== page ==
Who cares what he thinks. This is Canada.In a statement online Saturday, Meng Ru Kuok, chief executive officer of Heritage marketing partner BandLab Technologies, said, "Our goal was and continues to be to return Heritage to a place of stability and sustainability. "Though this is a tough statement to stomach and seems hypocritical when former members of the team now have complete instability in their personal lives, there are still a lot of our treasured craftsmen and colleagues who continue to work at the factory. Instability and unsustainable business practice would ultimately over time result in everybody losing their jobs." . . .
BandLab Technologies - Isn't that the group that recently acquired "Cakewalk": CEO of BandLab Technologies, Meng Ru Kuok said, “We are very excited to be bringing Cakewalk Inc’s products into the BandLab Technologies stable. Cakewalk has been an industry leader in professional music software, delivering cutting edge technology that has empowered producers and artists alike around the world for more than 30 years. We have immense respect for Cakewalk’s legacy and the incredible community of people who love the brand and rely on its products in both their personal and professional lives.
Heritage announced in September 2017 that it is partnering with BandLab Technologies, a Singapore-based music retailing and distribution company, to push Heritage sales worldwide.
Look like Meng Ru is making some changes, some good, some not so good. I wonder what Trump thinks about a company from Singapore coming into the US and firing american workers?
And corporations have figured this out, hence the rise of basically disposable, planned obsolescence oriented products. Companies like Apple can't survive if they can't keep selling you a new phone every year.Most of the product built in the last 70 years or so is still out there. There aren't consumables. They don't deteriorate or fall out of favor.
And it is one of those weird products that we, as consumers, like the old stuff at least as much as the new stuff. So upgrading isn't that big a deal, buying next year's model isn't that appealing. The value of used gear doesn't fall away (in many cases, it increases). Think about how many guitars the manufacturers have pumped out in the last decade after decade after decade. And then think about how few of those get 'written off' and remove from the market place. Townsend did his part, but most other pro's didn't follow suit.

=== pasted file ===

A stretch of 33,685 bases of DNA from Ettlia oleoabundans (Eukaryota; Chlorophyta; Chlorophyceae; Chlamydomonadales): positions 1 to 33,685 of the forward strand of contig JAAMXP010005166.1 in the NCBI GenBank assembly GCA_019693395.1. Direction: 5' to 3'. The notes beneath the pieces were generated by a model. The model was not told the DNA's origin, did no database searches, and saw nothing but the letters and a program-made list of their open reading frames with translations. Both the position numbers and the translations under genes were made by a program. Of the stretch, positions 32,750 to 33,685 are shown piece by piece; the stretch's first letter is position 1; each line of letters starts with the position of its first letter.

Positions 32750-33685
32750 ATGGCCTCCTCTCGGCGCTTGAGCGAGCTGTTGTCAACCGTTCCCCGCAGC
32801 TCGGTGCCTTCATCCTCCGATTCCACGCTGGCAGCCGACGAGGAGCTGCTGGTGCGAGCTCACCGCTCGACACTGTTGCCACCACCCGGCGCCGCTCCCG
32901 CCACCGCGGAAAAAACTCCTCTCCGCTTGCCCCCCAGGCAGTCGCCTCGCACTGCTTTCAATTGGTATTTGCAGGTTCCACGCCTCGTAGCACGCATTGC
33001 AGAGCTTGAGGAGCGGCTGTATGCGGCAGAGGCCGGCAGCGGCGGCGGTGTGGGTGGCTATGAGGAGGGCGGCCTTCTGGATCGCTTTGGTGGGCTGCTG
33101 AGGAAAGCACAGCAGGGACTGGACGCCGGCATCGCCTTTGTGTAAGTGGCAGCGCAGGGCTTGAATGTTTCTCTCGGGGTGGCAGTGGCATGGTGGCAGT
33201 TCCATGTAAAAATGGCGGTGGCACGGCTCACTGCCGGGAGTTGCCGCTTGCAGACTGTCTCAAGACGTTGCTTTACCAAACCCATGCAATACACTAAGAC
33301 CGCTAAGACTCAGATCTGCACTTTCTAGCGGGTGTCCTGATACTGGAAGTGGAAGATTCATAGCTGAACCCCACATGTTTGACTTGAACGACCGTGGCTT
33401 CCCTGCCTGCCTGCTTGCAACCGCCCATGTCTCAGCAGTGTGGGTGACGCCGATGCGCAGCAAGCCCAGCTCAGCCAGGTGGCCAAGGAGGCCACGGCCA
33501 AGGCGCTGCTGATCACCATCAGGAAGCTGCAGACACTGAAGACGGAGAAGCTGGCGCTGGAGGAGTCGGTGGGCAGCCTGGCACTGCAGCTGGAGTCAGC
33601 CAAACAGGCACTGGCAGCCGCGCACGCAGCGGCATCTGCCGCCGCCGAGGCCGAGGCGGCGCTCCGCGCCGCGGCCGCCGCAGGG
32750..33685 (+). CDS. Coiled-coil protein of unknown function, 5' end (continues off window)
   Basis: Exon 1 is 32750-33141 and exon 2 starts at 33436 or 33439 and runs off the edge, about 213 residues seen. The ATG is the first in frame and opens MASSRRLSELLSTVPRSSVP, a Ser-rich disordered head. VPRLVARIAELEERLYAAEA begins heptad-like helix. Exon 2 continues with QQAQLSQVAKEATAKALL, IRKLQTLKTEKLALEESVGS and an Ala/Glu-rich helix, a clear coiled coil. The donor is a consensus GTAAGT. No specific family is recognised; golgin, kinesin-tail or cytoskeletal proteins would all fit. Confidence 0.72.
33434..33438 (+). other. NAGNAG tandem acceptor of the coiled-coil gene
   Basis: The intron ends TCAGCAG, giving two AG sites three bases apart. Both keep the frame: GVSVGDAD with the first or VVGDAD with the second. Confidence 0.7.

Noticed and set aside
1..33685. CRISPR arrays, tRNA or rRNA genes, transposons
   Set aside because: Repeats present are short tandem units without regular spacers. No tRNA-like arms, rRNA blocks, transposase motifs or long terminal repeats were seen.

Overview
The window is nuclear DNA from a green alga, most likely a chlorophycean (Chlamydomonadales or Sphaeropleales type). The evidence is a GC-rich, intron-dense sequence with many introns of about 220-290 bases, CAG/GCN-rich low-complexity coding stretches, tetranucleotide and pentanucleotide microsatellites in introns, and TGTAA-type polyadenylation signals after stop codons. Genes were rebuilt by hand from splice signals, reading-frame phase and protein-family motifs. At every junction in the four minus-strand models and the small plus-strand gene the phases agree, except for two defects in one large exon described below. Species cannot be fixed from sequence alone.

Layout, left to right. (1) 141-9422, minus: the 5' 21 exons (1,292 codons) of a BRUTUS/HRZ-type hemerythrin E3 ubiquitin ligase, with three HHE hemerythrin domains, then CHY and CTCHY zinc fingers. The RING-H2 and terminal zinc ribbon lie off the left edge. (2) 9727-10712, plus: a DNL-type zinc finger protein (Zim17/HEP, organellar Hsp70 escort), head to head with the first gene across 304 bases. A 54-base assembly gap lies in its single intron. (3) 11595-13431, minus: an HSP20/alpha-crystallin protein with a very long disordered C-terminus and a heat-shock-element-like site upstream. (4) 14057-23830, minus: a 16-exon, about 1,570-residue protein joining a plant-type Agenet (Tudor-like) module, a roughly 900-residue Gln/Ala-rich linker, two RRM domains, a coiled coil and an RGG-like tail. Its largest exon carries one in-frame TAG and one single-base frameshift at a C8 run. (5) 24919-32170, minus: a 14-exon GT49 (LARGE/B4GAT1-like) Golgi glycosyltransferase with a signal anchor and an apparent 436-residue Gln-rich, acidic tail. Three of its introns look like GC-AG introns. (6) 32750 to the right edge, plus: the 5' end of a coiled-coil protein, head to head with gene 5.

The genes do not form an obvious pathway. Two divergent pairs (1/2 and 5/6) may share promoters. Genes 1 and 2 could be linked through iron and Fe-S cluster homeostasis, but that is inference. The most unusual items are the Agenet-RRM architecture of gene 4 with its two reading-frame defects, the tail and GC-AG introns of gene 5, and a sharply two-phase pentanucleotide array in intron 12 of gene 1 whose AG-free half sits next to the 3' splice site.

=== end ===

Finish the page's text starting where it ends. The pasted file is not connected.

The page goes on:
Absolutely. My first good mountain bike, a Ritchey, had great components. Then, in the goal of getting lighter, bike companies started downsizing their drivetrain and rims, etc. Those first components lasted 5 years, and the replacements maybe a year or two. All to save 8 oz. The bike companies figured it out - and sold it as a plus and not a minus. LOLAnd corporations have figured this out, hence the rise of basically disposable, planned obsolescence oriented products. Companies like Apple can't survive if they can't keep selling you a new phone every year.
I don’t think vintage instruments will appreciate much in the future, except for maybe true collectors pieces; I doubt player grade instruments will increase.Hang on to your vintage (and soon-to-be vintage) instruments. I agree that the market is shrinking with the boomers, but the value of good vintage gear will always rise. I think. Lot of old stuff out there...
I'll take it one step further and say I'd prefer machined precision parts put together by a craftsman. I've had the warmoth stuff, and when it was put together by the right person, it was excellent. Danocaster's assembly work is second to none. I think that's why he does so well - machine precision and his tweaking the feel to perfection.i know alot of you will disagree with me, but i couldn't care less about hand crafted. i want machined precision. i want that perfection the guy in the article says a human can't duplicate. because for one thing, he's wrong. humans CAN be that accurate and repeatable, just not as fast. i worked for years at a company where my main job was fabricating what our cnc plasma table could/would not. i call b.s. on any so-called "craftsmen " who want you to accept an item that has flaws, solely on the basis that those imperfections somehow increase their value in some intangible, unexplainable way.
Dang good point.I'll take it one step further and say I'd prefer machined precision parts put together by a craftsman. I've had the warmoth stuff, and when it was put together by the right person, it was excellent. Danocaster's assembly work is second to none. I think that's why he does so well - machine precision and his tweaking the feel to perfection.
to my memory, i cant remember ever hearing/reading complaints about anything prs. one of these days i'll own one of those too.I don't hear ppl complaining about their quality
I'm thinking about getting a Mira.to my memory, i cant remember ever hearing/reading complaints about anything prs. one of these days i'll own one of those too.
that said, back in early 2014, before i bought my LP i tried out a heritage. it was the absolute, no hesitation, nicest playing guitar i have ever held in my hands, and the price was fair.
the ONLY reason i didn't immediately buy it and run from the store was the weight. it was 12 lbs at least, i am sure of it. you could anchor the queen mary with it. heavy to the point where it was actually uncomfortable sitting on my leg after about 20 min or so. for a younger or bigger player than i, it may have been a great guitar. i wanted something much lighter, so i bought my LP with modern weight relief. i have been very satisfied with that guitar ever since. i'd have to be in real bad trouble in order to ever sell it.